Price regulation, inflation, and nominal rigidity in housing rents
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In this paper, we explore the impact of a housing rent inflation cap of 4 per cent on price changes for tenancy contracts. We assess the implications of the regulations on the share of the market experiencing: 1) a price decline; 2)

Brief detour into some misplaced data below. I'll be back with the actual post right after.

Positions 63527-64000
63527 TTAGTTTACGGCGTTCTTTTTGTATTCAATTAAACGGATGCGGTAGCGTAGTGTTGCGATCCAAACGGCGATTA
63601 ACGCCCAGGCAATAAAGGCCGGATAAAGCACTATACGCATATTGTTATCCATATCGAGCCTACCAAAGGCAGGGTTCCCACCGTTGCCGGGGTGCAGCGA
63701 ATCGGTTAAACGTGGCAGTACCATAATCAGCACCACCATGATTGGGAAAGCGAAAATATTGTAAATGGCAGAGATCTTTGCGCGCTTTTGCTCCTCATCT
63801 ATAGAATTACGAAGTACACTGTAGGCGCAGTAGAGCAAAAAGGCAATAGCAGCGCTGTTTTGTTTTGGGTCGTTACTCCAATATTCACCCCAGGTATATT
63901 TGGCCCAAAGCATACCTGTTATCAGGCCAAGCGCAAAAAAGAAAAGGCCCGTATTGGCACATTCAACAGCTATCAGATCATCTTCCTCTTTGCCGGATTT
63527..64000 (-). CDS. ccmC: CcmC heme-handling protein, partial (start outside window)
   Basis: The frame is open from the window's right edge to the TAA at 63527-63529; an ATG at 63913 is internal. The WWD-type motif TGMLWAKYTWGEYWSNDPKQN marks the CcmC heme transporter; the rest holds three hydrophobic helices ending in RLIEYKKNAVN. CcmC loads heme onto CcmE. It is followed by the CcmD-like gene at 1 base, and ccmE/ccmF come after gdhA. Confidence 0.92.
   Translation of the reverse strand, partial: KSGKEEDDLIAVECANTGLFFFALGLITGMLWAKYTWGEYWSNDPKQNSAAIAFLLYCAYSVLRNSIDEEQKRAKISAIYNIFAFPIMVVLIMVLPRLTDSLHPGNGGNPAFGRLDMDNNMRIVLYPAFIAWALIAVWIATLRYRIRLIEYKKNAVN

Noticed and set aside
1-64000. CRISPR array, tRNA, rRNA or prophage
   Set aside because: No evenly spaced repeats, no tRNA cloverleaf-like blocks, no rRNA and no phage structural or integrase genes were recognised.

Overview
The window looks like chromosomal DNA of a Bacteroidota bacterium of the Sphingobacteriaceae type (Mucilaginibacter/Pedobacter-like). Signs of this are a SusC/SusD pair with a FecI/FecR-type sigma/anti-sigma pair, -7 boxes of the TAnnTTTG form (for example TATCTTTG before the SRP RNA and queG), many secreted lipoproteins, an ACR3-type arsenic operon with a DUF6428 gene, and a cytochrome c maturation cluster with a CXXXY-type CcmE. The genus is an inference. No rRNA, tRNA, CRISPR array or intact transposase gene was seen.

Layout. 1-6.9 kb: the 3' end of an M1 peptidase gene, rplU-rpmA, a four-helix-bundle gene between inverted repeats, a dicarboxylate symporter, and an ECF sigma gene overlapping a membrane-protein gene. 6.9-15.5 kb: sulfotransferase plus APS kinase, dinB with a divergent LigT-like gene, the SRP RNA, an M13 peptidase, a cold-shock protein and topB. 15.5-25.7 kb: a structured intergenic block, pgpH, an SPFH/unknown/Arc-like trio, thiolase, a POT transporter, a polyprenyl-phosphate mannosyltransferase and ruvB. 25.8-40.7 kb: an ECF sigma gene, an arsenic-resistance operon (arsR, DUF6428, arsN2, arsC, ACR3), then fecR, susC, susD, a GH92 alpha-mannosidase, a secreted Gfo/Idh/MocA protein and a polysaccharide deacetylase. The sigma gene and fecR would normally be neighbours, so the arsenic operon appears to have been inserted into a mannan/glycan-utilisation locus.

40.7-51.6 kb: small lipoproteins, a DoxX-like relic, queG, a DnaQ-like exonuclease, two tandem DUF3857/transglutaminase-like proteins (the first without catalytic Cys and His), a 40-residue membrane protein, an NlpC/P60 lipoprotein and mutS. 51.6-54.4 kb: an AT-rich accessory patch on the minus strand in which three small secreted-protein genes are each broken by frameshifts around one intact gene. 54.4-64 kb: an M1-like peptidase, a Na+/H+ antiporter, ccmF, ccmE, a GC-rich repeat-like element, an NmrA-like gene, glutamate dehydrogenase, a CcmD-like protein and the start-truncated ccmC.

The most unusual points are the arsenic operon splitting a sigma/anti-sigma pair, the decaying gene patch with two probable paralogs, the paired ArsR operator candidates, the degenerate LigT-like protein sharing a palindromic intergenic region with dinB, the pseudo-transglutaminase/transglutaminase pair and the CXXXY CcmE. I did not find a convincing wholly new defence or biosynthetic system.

unchanged rents (nominal rigidity); 3) a positive growth rate below the cap; 4) the maximum allowable growth; and 5) growth above the cap. Our identification strategy uses a multinomial logit difference-in-difference approach applied to a novel micro panel dataset at the property level in Ireland. We find the overall inflation rate fell by 3 percentage points following the regulations, driven by a reduction in the share of individual contracts pricing above the regulatory maximum. We find an increase in the likelihood of nominal rigidity at the expense of high-growth rates. However, we also find a higher probability of small increases, at or below the regulatory level, relative to nominal rigidity after the regulations which is consistent with landlords trying to maintain real returns as price resets are not allowed between tenancies. Heterogeneous effects by landlord type and starting rent levels are evident.